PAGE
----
Home Office perm sec Matthew Rycroft dedicates New Year knighthood to 'unsung' public servants

Award “is for the countless public servants who are doing a brilliant job... with little credit”, Rycroft says
Photo: Home Office/GOV.UK

Freshly knighted Home Office permanent secretary Sir Matthew Rycroft has dedicated his gong to “unsung” public servants whose work receives “little credit”.

Rycroft was the only head of a main civil service department to be recognised in the 2023 New Year Honours, while Sir Tom Scholar – who was sacked as the Treasury’s top official in September – received his second gong.

A former ambassador to the UN, he was recognised for his services to British diplomacy, development and domestic policy in the King’s New Year Honours 2023. Rycroft spent three years as British permanent representative to the United Nations before becoming perm sec at the now-defunct Department for International Development in 2018. He moved to the Home Office in March 2020.

Rycroft was previously chief operating officer for the Foreign Office, overseeing the FCO's network of 270 posts worldwide. 

In a statement, Rycroft described the announcment of his knighthood as the “honour of my life”.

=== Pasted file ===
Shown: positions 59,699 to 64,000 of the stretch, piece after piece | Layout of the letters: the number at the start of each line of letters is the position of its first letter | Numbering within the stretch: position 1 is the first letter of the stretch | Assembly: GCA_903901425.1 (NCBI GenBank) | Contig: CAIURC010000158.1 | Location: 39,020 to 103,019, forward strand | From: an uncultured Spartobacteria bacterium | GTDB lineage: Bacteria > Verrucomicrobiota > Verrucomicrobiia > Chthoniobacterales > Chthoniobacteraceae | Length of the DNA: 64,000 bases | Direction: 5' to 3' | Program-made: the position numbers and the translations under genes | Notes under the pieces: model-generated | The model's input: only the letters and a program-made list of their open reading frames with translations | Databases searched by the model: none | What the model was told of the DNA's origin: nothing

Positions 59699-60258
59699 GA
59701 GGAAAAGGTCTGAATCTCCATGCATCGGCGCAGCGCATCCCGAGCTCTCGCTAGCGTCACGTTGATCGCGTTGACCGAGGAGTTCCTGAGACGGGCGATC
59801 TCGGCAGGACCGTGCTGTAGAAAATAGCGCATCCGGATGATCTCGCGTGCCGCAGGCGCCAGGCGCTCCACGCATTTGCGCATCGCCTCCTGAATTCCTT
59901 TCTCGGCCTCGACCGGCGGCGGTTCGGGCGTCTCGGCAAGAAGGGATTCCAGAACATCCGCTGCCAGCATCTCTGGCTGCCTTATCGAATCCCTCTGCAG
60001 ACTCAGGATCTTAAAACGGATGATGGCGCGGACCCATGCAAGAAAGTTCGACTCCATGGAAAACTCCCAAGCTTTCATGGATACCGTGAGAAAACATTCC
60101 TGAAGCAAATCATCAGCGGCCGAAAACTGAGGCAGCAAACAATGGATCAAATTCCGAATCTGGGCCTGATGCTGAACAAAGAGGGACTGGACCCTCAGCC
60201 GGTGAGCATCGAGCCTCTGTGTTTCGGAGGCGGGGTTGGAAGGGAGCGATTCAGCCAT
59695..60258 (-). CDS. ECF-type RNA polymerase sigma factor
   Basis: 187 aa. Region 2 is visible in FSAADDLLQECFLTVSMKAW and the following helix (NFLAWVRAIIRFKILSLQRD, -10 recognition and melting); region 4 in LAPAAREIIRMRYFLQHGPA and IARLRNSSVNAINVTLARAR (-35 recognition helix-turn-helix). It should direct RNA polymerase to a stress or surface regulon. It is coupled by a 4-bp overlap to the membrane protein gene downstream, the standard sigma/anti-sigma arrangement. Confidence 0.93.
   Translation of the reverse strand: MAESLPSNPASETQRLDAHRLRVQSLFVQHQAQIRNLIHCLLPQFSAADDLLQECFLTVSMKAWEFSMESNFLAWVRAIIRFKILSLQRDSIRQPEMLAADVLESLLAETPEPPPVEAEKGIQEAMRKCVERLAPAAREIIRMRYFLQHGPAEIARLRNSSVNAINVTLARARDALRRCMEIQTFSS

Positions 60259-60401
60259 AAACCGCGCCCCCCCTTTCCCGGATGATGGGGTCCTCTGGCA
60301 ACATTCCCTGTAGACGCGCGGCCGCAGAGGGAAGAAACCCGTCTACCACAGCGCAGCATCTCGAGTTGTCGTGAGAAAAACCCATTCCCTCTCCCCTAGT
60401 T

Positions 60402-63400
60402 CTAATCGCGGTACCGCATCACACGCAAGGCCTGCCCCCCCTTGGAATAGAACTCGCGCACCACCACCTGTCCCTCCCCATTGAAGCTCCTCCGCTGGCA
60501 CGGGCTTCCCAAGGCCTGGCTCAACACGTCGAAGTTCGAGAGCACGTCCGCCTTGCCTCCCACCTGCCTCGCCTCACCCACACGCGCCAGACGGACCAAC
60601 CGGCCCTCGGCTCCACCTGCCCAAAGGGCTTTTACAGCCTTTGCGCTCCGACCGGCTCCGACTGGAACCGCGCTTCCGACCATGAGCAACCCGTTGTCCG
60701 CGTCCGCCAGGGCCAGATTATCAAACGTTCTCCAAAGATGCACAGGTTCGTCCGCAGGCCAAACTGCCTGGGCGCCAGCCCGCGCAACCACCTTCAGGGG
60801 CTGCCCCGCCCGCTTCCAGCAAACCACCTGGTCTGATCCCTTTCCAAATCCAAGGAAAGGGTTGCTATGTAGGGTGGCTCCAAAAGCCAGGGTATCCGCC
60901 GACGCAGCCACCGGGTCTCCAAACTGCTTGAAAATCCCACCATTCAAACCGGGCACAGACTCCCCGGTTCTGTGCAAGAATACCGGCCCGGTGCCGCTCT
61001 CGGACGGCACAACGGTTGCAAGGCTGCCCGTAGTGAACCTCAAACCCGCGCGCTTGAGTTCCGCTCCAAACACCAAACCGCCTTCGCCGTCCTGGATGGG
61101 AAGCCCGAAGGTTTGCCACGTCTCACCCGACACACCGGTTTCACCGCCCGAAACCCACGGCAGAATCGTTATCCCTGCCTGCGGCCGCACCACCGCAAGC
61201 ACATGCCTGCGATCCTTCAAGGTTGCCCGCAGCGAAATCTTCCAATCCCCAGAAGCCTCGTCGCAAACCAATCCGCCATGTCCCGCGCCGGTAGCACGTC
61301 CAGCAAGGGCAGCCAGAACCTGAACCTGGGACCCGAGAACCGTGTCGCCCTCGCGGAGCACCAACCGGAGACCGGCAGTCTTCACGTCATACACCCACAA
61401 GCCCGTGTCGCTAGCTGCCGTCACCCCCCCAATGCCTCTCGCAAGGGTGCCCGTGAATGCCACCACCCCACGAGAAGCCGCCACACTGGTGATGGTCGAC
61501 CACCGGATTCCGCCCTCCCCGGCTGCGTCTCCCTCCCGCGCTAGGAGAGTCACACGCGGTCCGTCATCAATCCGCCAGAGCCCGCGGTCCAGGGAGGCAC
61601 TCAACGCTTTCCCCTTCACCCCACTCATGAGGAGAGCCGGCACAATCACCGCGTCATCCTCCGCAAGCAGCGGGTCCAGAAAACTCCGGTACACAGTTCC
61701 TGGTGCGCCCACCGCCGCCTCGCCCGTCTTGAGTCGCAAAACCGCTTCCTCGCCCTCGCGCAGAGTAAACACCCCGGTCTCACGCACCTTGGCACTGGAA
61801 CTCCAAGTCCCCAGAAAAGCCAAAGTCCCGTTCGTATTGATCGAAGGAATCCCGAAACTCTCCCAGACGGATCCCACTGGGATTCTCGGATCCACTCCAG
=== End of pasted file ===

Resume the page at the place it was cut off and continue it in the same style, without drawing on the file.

“Many congratulations to all those from the Home Office, FCDO, across the civil service and those we work with who have also received honours. We are immensely grateful for the outstanding work you do,” he said.

“In over 30 years as a public servant, I have been fortunate enough to work alongside many many amazing people who have dedicated their own lives to improving the lives of others.

“So this award is not just for me. It is for the countless public servants who are doing a brilliant job, often unsung, behind the scenes, with little credit. Thank you.”

Rycroft has been outspoken in his praise for officials, intervening in a row over flexible working arrangements at HM Passport Office in which then-HMPO chief Abi Tierney was criticised in the press for working from home and from the department’s locations across the country last year.

He described Tierney as a “hugely talented leader” and said her working location had “zero bearing on the current situation with passports”, with backlogs caused by a rush in applications after Covid travel restrictions were lifted.

Rycroft said Passport Office staff were “working flat out to meet the demand”, adding: "We are proud to be spreading opportunity and talent across the country, moving away from the outdated notion that everything must be done in London."

Writing in CSW’s annual perm secs roundup last month, Rycroft said it had been an “absolute pleasure to stand alongside colleagues in the Home Office who work tirelessly, day-in-day-out to deliver the best outcomes for the people of this country”.

“They aren’t often recognised for the work they do – in fact, the Home Office rarely gets positive news coverage since so much of what we do is about preventing negative things from happening.  But I know, having met many of them this year, that these are conscientious, hard-working individuals who have the people they serve at the heart of their decision-making,” he wrote.

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